In vivo fluorescence microscopic imaging of biological systems in human disease states and animal models is possible
with high optical resolution and mega pixel point-scanning performance using optimised off-the-shelf turn-key devices.
There are however various trade-offs between tissue access and instrument performance when miniaturising in vivo
A miniature confocal scanning technology that was developed for clinical human endoscopy has been configured into a
portable device for direct hand-held interrogation of living tissue in whole animal models (Optiscan FIVE-1 system).
Scanning probes of 6.3mm diameter with a distal tip diameter of 5.0mm were constructed either in a 150mm length for
accessible tissue, or a 300mm probe for laparoscopic interrogation of internal tissues in larger animal models. Both
devices collect fluorescence confocal images (excitation 488 nm; emission >505 or >550 nm) comprised of 1024 x 1204
sampling points/image frame, with lateral resolution 0.7um; axial resolution 7um; FOV 475 x 475um. The operator can
dynamically control imaging depth from the tissue surface to approx 250um in 4um steps via an internally integrated zaxis
actuator. Further miniaturisation is achieved using an imaging contact probe based on scanning the proximal end of
a high-density optical fibre bundle (~30,000 fibres) of <1mm diameter to transfer the confocal imaging plane to tissue in
intact small animal organs, albeit at lower resolution (30,000 sampling points/image). In rodent models, imaging was
performed using various fluorescent staining protocols including fluorescently labelled receptor ligands, labelled
antibodies, FITC-dextrans, vital dyes and labelled cells administered topically or intravenously. Abdominal organs of
large animals were accessed laparoscopically and contrasted using i.v. fluorescein-sodium. Articular cartilage of sheep
and pigs was fluorescently stained with calcein-AM or fluorescein. Surface and sub-surface cellular and sub-cellular
details could be readily visualised in vivo at high resolution. In rodent disease models, in vivo endomicroscopy with
appropriate fluorescent agents allowed examination of thrombosis formation, tumour microvasculature and liver
metastases, diagnosis and staging of ulcerative colitis, liver necrosis and glomerulonephritis. Miniaturised confocal
endomicroscopy allows rapid in vivo molecular and subsurface microscopy of normal and pathologic tissue at high
resolution in small and large whole animal models. Fluorescein endomicroscopy has recently been introduced into the
medical device market as a clinical imaging tool in GI endoscopy and is undergoing clinical evaluation in laparoscopic
surgery. This medical usage is encouraging in-situ endomicroscopy as an important pre-clinical research tool to observe
microscopic and molecular system biologic events in vivo in animal models for various human diseases.
Malignancies of the oral cavity are conventionally diagnosed by white light endoscopy, biopsy, and histopathology. However, it is often difficult to distinguish between benign and premalignant or early lesions. A laser confocal endomicroscope (LCE) offers noninvasive, in vivo surface and subsurface fluorescence imaging of tissue. We investigate the use of an LCE with a rigid probe for diagnostic imaging of the oral cavity. Fluorescein and 5-aminolevulinic acid (ALA) were used to carry out fluorescence imaging in vivo and on resected tissue samples of the oral cavity. In human subjects, ALA-induced protoporphyrin IX (PpIX) fluorescence images from the normal tongue were compared to images obtained from patients with squamous cell carcinoma (SCC) of the tongue. Using rat models, images from normal rat tongues were compared to those from carcinogen-induced models of SCC. Good structural images of the oral cavity were obtained using ALA and fluorescein, and morphological differences between normal and lesion tissue can be distinguished. The use of a pharmaceutical-grade solvent Pharmasolve® enhanced the subsurface depth from which images can be obtained. Our initial results show that laser confocal fluorescence endomicroscopy has potential as a noninvasive optical imaging method for the diagnosis of oral cavity malignancies.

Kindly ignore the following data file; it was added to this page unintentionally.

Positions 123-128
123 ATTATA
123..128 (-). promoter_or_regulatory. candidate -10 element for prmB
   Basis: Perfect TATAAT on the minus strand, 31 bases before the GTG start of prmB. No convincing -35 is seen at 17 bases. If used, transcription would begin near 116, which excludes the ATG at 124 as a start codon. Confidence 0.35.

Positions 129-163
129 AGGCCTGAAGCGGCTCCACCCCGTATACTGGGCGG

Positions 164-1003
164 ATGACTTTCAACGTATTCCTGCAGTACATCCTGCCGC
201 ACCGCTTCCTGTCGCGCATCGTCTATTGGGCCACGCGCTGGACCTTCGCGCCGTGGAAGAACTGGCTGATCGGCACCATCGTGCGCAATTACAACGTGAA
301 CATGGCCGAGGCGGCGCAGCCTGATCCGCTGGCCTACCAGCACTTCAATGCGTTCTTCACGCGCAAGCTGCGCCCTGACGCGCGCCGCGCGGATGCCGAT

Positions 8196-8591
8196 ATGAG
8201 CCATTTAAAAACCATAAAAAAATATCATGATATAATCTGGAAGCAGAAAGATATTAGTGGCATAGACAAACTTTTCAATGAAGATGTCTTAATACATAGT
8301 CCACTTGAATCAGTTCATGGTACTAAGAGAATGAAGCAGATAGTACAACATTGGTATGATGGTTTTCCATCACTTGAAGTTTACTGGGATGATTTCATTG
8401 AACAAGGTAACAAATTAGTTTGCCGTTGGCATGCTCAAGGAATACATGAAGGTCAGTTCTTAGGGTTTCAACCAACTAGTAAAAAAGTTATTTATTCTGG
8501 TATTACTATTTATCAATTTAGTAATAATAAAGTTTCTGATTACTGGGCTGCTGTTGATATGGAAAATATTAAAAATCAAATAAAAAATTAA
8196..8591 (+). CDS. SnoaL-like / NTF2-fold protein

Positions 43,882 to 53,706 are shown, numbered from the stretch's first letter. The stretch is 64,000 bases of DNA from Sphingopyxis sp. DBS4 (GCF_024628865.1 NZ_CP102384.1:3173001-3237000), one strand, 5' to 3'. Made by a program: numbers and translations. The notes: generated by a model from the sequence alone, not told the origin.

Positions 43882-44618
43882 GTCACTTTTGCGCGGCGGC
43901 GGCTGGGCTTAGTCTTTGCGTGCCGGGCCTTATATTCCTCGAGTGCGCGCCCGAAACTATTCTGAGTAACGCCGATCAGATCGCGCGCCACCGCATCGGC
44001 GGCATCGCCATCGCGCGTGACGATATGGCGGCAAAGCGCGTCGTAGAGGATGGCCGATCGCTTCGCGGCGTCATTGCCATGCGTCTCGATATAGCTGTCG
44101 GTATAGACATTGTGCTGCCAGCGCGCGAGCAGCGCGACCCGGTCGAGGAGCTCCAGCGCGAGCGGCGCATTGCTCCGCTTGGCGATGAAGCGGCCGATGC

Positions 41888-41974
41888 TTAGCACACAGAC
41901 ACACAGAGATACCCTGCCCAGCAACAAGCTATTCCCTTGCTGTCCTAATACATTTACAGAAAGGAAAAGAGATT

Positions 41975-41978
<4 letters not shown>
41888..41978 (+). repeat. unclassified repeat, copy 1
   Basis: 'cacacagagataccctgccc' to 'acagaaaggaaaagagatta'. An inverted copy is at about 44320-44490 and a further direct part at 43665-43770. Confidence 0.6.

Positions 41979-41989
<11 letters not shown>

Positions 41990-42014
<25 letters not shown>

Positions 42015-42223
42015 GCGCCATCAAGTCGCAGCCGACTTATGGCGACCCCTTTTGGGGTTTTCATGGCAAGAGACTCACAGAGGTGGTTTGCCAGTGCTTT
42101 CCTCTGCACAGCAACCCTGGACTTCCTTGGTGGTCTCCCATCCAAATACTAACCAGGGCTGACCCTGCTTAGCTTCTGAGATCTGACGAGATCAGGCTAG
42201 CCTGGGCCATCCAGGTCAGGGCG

Confocal endomicroscopy is a novel, noninvasive microscopic technique that enables surface and subsurface imaging of living tissues or cells in vivo. This study was to explore the possibility of utilizing a novel rigid confocal endomicroscope (RCE) system for detecting morphological changes in living normal and neoplastic human and murine tongue tissue in combination with different photosensitizers, i.e. hypericin and 5-aminolevulinic acid (ALA) induced endogenous protoporphyrin IX (PPIX) fluorescence. Subjects were topically or systemically applied photosensitizer to the oral mucosa, and then fluorescence confocal endomicroscopy was performed on the tongue using the RCE system with the laser excitation wavelength at 488 nm. The preliminary results showed that confocal fluorescence images of the tongue can be acquired in real-time with well-defined micro-morphological structures, and changes of tissue structures associated with cancer transformation can also be identified. This study suggests that photosensitizer-mediated confocal endomicroscopy have a significant potential for rapid, non-invasive detection of early oral cancers in vivo.
Conference Committee Involvement (4)
Endoscopic Microscopy V
25 January 2010 | San Francisco, California, United States
Endoscopic Microscopy III
20 January 2008 | San Jose, California, United States
Endoscopic Microscopy II
21 January 2007 | San Jose, California, United States
22 January 2006 | San Jose, California, United States